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Baby Powder and Ovarian Cancer Lawsuits

January 23, 2017 in Articles, Personal Injury Articles | MARTIN WREN, P.C. | LEAVE A COMMENT

Baby Powder and Ovarian Cancer Lawsuits

One of the most frightening recent developments has been the news linking talcum baby powder and ovarian cancer.  In a recent jury trial from a lawsuit against Johnson and Johnson, a jury concluded that a

Robert E. Byrne, Jr.

Robert E. Byrne, Jr.

woman’s use of talcum baby powder as a feminine hygiene product over several decades caused her to develop ovarian cancer.[i]   A jury awarded $70 million in that lawsuit on the grounds that Johnson & Johnson knew about and failed to disclose the dangers of ovarian cancer from using its talc.[ii]

Baby Powder and Ovarian Cancer Lawsuits

Studies dating back to the 1970’s have found a link between talc from baby powder and ovarian cancer.[iii]  In those studies, talc particles were found to be part of ovarian tumors.[iv]  Other studies have shown that women who apply talcum powder to their genitals as a feminine product have twice the risk of other women for developing ovarian cancer.[v]  More recently, studies have indicated that African-American women who use baby powder have a significantly increased risk of developing ovarian cancer.[vi]

Talcum Powder and Mesothelioma

Other cancer dangers have been linked to the use of baby powder.  It turns out that talcum is a substance that it gathered through mining, and there have been instances where the talcum powder includes traces of asbestos.  Asbestos fibers are a well-known cause of a specific type of cancer called mesothelioma.  Studies show that inhaling airborne talc powder and its asbestos particles is a known cause of mesothelioma.[vii]

Large Verdicts for Baby Powder Cases

This link between talcum powder and ovarian cancer can explain how juries have found in favor of women with ovarian cancer.  And a review of some of the evidence explains why juries have reached such significant results.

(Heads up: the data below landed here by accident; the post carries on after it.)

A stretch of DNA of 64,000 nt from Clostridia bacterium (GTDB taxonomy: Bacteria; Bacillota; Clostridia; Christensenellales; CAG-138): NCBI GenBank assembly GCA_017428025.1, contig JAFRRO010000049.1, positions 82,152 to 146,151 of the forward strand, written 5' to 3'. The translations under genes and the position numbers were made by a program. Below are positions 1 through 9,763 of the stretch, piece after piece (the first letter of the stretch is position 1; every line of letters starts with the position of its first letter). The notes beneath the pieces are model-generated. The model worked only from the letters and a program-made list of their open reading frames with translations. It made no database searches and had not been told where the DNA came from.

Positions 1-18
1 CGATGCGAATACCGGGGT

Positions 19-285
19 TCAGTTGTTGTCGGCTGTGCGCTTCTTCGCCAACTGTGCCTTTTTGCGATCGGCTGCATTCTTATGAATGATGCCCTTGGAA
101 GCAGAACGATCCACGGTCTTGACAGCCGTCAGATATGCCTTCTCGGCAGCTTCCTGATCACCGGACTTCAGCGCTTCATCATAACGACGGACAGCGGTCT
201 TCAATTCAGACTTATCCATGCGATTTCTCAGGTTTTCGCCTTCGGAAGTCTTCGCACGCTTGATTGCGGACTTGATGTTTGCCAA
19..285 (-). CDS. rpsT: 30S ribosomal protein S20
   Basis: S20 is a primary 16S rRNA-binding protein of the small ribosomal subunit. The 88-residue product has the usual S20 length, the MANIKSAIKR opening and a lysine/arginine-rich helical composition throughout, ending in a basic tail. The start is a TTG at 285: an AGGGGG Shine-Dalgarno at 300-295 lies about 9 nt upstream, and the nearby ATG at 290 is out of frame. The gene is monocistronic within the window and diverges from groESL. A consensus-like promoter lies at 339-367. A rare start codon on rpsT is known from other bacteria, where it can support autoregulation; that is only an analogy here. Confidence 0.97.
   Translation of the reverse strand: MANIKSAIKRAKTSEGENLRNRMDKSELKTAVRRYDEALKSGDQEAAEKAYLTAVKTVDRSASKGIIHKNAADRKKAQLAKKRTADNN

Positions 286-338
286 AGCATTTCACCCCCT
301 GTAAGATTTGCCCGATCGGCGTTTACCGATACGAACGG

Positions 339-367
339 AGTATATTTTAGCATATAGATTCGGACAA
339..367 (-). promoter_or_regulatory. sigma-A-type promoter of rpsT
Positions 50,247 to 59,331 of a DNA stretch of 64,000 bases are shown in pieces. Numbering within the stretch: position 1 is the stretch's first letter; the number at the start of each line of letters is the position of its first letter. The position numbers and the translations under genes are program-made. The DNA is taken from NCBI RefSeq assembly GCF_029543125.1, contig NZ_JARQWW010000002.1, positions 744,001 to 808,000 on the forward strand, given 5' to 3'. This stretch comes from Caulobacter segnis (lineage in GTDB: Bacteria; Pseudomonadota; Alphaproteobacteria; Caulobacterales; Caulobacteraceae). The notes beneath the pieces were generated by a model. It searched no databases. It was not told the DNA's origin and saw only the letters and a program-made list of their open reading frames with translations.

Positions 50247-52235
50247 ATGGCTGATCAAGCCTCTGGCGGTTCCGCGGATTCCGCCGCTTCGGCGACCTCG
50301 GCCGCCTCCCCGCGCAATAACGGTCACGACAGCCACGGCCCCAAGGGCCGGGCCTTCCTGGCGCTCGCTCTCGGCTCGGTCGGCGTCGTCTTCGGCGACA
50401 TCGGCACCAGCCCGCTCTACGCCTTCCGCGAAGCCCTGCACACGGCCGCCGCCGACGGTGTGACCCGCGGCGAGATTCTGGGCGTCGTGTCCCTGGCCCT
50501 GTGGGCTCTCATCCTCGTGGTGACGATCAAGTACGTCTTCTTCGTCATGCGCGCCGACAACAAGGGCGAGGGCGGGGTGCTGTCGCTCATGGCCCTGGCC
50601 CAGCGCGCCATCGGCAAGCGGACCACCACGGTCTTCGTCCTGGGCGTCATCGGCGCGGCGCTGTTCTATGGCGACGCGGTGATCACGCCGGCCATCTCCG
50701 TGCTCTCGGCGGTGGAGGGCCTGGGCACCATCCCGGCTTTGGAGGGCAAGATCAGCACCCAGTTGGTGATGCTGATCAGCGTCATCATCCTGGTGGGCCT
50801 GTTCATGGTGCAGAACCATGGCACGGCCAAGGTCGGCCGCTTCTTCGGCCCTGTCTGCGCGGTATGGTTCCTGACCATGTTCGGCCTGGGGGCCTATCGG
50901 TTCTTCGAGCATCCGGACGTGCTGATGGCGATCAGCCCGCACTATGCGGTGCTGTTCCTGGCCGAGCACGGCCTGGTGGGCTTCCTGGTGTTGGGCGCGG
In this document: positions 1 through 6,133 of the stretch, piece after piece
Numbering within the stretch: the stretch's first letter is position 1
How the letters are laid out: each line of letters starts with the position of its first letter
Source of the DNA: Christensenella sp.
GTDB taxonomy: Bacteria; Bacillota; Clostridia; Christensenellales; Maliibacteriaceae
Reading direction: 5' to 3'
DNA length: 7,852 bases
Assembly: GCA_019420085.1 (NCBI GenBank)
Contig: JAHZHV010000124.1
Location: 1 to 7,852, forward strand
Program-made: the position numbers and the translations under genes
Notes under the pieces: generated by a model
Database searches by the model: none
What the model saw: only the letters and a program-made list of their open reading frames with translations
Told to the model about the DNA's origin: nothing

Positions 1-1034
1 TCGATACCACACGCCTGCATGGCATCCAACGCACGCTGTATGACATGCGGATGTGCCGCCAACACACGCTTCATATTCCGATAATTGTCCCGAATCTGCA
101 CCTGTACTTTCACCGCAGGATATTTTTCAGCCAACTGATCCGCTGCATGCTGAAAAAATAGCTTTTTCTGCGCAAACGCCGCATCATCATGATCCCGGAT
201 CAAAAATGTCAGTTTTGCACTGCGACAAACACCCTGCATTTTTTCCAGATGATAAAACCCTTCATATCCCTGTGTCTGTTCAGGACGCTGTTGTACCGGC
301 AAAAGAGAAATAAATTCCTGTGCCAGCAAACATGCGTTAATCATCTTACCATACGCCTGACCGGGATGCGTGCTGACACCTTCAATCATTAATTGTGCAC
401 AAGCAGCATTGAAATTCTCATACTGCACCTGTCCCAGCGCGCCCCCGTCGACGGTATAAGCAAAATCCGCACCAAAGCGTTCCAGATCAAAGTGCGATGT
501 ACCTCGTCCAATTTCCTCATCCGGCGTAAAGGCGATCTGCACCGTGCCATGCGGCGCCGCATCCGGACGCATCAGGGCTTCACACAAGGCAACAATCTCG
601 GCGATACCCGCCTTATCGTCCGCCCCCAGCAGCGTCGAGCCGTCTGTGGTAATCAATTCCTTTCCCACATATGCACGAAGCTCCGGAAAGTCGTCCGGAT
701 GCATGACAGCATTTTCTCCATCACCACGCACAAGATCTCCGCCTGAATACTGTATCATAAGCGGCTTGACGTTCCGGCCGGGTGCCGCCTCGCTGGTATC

First, Johnson & Johnson had been aware of some of the risks caused by baby powder use because even its talc supplier starting warning of some of those dangers.[viii]  Despite that, Johnson and Johnson refused to provide a warning of these dangers.  In fact, Johnson and Johnson continued to advertise the use of its baby powder as a feminine product even after some of the dangers had been discovered in studies.[ix]

Second, evidence suggests that Johnson & Johnson has targeted certain women as its customer base for baby powder.  The evidence at trial indicated that baby powder use was advertised for African American, Hispanic, and overweight women.[x]  Women from those groups tend to be most at-risk for developing ovarian cancer from talcum powder use.[xi]

Third, plaintiffs’ attorneys have convincingly argued that, instead of spending money warning about the dangers of its talc products like baby powder and Shower to Shower, Johnson & Johnson spent money, time, and effort to prevent the government from regulating its products.[xii]  This has obviously convinced jurors that Johnson & Johnson is more concerned about profits than it is about the safety of its products.

Conclusion

Scientific studies have shown a link between talcum powder and deadly ovarian cancer.  If you or a loved one have ovarian cancer and you have been a user or baby powder or other talc products, you need to check to see whether your ovarian cancer may have been caused by your use of talcum powder.  If so, you may be entitled to damages.

To learn more, or for a free consultation from a Virginia product liability attorney, please call Robert E. Byrne, Jr. of MartinWren, P.C.  Bob can be reached by phone at (434) 817-3100 or by email at byrne@martinwrenlaw.com.

 

[i] http://www.webmd.com/ovarian-cancer/news/20161104/does-baby-powder-cause-ovarian-cancer

[ii] http://www.usatoday.com/story/money/business/2016/10/28/johnson-jnj-talcum-baby-powder-ovarian-cancer/92878176/

[iii] https://www.ncbi.nlm.nih.gov/pubmed/5558843

[iv] http://well.blogs.nytimes.com/2016/05/23/lawsuits-over-baby-powder-raise-questions-about-cancer-risk/

[v] https://www.ncbi.nlm.nih.gov/pubmed/7083145

[vi] http://cebp.aacrjournals.org/content/early/2016/05/12/1055-9965.EPI-15-1281

[vii] https://www.ncbi.nlm.nih.gov/pmc/articles/PMC4164883/

[viii] http://well.blogs.nytimes.com/2016/05/23/lawsuits-over-baby-powder-raise-questions-about-cancer-risk/

[ix] http://well.blogs.nytimes.com/2016/05/23/lawsuits-over-baby-powder-raise-questions-about-cancer-risk/

[x] http://www.cnbc.com/2016/10/28/jury-awards-more-than-70-million-to-woman-in-baby-powder-lawsuit.html

[xi] http://www.cnbc.com/2016/10/28/jury-awards-more-than-70-million-to-woman-in-baby-powder-lawsuit.html

[xii] http://www.cnbc.com/2016/10/28/jury-awards-more-than-70-million-to-woman-in-baby-powder-lawsuit.html

 

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